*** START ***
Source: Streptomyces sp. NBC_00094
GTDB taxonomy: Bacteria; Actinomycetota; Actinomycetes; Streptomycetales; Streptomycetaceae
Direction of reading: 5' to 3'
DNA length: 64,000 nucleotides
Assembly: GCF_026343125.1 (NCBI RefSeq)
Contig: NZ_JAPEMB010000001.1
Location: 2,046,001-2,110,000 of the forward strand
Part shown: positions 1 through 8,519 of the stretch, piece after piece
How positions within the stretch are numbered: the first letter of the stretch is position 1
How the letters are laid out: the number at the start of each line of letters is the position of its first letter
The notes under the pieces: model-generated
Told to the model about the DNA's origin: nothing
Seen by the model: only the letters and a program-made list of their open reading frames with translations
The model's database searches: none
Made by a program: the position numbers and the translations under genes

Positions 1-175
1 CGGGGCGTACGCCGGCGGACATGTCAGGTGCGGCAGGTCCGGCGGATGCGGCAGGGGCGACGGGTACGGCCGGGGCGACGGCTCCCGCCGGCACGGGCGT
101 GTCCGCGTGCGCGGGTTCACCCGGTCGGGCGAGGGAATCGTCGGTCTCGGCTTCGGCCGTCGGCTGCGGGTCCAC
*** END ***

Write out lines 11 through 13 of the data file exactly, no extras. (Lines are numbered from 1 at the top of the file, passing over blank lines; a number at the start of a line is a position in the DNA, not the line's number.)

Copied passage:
The notes under the pieces: model-generated
Told to the model about the DNA's origin: nothing
Seen by the model: only the letters and a program-made list of their open reading frames with translations